Wood and Stone

A site to track our progress as we build our FirstDay Cottage Canadian house kit. Come on in, get a cup of coffee, set a spell and follow along on our journey or join in if you like. Check back for the weekly update (usually by Wednesday when things are going right) to see what we are currently up to!

Wednesday, April 18, 2007

Red Light, Green Light, 1... 2... 3...

So, a couple of hours ago, we got a call back from the building inspector. We had called to find out if he received our application for a building permit, if there is anything else he needed in order to process it and how long it generally takes to get turned around. He called and let us know that he had just put our building permit in the mail!

We are going to see the foundation contractor and excavator this evening to meet with them and try to set a timetable, and knowing that we have a permit in the mail is huge. We can actually set hard dates instead of guessing, and with the weather set to change (Accuweather says that we are looking at a week of highs in the 60s, and highs above 50 until the end of the month), maybe we will have the footings and foundation walls in by the beginning of May. The building permit is really the catalyst that will set everything in motion. Soon enough, I think, we will realize we are on a runaway train.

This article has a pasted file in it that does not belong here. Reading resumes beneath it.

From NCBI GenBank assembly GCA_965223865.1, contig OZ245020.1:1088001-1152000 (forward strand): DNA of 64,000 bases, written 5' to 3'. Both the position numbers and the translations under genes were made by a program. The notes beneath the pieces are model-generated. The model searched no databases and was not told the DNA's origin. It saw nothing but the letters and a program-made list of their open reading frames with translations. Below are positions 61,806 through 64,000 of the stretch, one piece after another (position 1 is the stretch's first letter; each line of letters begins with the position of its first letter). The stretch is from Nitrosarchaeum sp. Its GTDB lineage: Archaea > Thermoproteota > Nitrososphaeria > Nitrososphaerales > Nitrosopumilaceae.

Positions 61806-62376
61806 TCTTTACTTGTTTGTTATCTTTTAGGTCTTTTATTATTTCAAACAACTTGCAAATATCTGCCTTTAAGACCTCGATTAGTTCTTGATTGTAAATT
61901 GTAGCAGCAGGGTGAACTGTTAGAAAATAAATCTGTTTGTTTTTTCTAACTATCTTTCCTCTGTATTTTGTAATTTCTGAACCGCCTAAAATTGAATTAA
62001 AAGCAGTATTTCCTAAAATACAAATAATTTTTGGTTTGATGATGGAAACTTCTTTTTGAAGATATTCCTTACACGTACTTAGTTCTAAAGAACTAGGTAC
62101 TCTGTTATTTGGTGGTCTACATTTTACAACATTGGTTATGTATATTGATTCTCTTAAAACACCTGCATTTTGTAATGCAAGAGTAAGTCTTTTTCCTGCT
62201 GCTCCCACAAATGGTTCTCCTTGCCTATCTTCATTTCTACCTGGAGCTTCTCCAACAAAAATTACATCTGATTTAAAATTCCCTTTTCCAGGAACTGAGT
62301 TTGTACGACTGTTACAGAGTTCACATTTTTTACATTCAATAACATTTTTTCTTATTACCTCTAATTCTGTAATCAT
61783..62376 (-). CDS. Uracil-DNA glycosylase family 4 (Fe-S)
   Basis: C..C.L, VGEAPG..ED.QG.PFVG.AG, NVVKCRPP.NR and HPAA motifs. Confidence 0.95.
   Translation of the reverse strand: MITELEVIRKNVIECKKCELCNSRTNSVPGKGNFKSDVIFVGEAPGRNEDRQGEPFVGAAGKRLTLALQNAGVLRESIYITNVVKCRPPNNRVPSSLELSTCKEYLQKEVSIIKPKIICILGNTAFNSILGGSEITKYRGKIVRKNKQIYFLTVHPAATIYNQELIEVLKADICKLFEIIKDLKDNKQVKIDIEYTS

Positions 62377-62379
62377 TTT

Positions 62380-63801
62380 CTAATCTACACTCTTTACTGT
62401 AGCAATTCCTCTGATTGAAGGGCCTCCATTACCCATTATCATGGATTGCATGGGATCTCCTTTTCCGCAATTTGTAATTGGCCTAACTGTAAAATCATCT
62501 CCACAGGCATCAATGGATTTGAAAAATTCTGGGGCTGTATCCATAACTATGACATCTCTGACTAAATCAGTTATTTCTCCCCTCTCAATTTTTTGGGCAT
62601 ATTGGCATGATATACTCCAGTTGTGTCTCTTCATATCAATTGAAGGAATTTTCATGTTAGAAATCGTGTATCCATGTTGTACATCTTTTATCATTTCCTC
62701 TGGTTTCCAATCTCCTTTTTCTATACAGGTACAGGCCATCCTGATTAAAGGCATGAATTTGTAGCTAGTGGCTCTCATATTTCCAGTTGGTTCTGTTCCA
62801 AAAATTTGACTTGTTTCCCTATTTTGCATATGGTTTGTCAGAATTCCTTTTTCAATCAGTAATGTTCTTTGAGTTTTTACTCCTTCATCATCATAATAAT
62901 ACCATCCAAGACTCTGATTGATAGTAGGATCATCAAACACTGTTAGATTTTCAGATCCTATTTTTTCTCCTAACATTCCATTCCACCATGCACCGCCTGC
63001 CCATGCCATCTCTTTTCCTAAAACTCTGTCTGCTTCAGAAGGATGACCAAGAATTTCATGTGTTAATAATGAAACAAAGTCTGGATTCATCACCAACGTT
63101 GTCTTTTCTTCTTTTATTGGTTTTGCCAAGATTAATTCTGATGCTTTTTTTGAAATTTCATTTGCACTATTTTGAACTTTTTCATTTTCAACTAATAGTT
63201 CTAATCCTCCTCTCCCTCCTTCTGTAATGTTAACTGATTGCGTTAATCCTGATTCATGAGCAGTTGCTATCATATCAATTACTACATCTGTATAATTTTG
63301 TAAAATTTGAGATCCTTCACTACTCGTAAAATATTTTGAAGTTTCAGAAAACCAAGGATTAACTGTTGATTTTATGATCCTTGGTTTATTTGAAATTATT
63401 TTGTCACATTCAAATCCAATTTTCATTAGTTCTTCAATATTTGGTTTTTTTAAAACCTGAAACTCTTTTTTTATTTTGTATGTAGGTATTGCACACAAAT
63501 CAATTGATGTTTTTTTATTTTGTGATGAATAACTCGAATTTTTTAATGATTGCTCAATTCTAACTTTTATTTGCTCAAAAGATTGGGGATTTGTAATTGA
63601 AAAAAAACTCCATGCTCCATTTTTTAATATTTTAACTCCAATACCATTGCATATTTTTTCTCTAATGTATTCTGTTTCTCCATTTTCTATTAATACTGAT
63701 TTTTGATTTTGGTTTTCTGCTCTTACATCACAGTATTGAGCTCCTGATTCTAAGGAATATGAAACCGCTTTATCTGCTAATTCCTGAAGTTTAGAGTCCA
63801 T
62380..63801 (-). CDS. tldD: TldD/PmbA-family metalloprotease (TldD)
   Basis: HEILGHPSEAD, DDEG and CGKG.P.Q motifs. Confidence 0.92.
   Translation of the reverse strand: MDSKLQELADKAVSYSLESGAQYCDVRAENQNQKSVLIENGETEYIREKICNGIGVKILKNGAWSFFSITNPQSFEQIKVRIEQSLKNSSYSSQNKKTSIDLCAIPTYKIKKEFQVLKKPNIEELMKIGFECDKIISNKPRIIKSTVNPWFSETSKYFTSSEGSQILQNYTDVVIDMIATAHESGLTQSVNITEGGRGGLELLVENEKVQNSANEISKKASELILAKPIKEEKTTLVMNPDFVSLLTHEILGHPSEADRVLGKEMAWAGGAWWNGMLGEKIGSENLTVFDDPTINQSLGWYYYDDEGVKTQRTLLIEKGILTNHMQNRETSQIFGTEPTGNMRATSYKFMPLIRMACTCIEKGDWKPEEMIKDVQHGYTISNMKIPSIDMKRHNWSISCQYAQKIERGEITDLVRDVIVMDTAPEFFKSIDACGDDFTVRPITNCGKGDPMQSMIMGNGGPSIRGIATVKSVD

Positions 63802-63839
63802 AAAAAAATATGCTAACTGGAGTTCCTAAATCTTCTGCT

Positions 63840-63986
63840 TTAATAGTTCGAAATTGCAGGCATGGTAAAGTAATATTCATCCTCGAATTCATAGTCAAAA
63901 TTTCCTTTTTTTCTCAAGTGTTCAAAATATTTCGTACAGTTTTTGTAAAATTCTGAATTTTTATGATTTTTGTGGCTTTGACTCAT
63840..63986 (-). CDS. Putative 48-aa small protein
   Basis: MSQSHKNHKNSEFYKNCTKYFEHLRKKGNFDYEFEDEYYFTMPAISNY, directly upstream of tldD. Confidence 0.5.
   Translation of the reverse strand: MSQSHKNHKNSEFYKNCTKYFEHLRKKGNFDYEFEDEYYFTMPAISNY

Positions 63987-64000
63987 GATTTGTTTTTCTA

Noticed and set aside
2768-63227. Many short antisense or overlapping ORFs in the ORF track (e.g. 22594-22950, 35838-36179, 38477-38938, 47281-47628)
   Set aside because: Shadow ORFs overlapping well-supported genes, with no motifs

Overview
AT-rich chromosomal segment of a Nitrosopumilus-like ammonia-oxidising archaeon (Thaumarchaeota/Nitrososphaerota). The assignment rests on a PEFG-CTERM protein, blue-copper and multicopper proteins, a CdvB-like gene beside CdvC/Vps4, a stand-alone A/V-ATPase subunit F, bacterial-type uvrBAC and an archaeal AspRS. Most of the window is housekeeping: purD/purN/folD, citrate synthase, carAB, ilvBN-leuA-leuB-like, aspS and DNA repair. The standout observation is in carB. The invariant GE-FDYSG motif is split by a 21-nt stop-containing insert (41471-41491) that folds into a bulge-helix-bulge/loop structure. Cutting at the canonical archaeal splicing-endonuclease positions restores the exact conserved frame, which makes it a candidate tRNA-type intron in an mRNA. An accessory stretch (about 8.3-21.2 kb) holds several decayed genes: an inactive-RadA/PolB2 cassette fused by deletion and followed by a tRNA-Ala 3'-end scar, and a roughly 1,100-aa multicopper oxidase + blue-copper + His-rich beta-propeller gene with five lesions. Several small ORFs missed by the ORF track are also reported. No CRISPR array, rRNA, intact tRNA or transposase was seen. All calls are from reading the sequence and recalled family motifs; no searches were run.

After our meeting (thanks to Grandma Lana again for watching the kiddies), we will stop up to the site for a few things. We need to check to see if Cingular has better coverage in our area than Verizon (our wireless carrier for now). Thanks to Mara for letting us borrow her phone for this experiment. The coverage map looks better on paper for Cingular than Verizon, but the proof is in the pudding.

If this works out we will not have to worry about getting a land line installed from the get go. If it doesn't work out, we will get the land line since the Verizon service only works when standing at the top of the driveway, on one foot, holding your right index finger up like a lightning rod and spinning widdershins at 1.23 feet per minute. OK, it may not be that bad, but it certainly isn't usable.